Have you thought about the impact of Climate Change on your horse and his environment? HorseSA facilitated a very informative workshop in 2012, published in the link below. There was also an article about it in the RIRDC Newsletter (link below also). As time goes on there will be much more to come on the subject – links will be added.
Check this link for further workshops/developments HorseSA – Future Proof your Horse
Two fantastic publications by Marg Richardson (www.thefunctionalhoof.com) and Jen Clingly (www.wildabouthooves.com.au).
The Bare Facts – is packed with information on the horse, the environment and feed – as we know unless the movement, feed and environment is right, your horse will struggle to get the hoof he needs. This little book gives you ideas and suggestions to help you get the balance right.
Founder Facts – is helpful for the owner/carer of suffering horses. This book needed to happen. So enlighten yourself with the information packed in this little book.
The books are just $14 for the pair from the shop. Proceeds from the sale of the books will be directed back to the authors so they can continue to bring us informative helpful information! Purchase here
1st to the 5th February at Melbourne Veterinary University, Werribee.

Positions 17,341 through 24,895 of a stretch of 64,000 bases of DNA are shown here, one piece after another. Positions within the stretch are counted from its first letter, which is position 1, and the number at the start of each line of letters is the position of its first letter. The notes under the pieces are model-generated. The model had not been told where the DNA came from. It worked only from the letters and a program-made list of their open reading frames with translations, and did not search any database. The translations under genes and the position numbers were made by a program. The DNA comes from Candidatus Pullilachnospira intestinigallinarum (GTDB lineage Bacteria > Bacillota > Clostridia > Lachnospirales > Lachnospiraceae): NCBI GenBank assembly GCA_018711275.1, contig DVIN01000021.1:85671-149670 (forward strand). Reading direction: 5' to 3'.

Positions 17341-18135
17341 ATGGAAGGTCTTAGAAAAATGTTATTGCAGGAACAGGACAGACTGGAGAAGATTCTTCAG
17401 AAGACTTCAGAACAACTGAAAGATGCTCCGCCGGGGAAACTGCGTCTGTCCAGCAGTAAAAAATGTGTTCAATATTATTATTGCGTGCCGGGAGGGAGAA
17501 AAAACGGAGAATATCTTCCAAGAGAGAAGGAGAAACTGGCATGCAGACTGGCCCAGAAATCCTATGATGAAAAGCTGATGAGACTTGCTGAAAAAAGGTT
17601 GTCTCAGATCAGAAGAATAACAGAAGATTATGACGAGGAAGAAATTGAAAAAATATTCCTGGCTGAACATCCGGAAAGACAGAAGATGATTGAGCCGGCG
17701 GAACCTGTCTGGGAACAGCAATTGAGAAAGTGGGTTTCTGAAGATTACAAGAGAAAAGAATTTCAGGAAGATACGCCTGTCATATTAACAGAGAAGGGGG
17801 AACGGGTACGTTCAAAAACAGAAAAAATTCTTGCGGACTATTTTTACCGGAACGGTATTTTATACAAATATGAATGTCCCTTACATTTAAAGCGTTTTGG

If you attended the Conference then there is no reason for you to read any further, as you will know what I am about to say.
What an interesting, informative, educational and very open forum for the discussion about our Equine friends. If you missed it you would be sorry, there was just so much that came out of it to even attempt to fill you in. It was very interesting to listen to very notable and informative professors, scientists, inventors and veterinarians, all putting their views forward, and listening to case studies from those on the ground working with horses. It’s incredible the amount of research going into our equine friends, and with so many hours and minds combined, only good can surely come of it.
It was a star studded line up – and keep watching because we are going to hear their names more and more in the future.
One thing was agreed on by all – you can be the best hoof carer in the world, but unless the feed, environment and movement is right, you won’t ever get the hoof you are looking for just by trimming.
The speakers/presenters at the conference consisted of the following, and there were a number of case studies presented also:-
- Prof Chris Pollitt – AUS
- Assoc Prof Debra Taylor – US
- Dr Kerry Ridgeway – US
- Prof Bob Bowker – US
- Dr Simon Collins – UK
- Brian Hampson – AUS
- Dr Melanie Quick – AUS
- Duncan McLaughlin – AUS
- Garrett Ford – US
- Carol Layton – AUS
- Karen Chaton – US
- Todd Jaynes – US
- Carole Herder – CAN
It was a very in depth, comprehensive and brain spinning conference. There’s talk of another one, probably in two years or so which might be held in another country. So start saving, it’s something you don’t want to miss.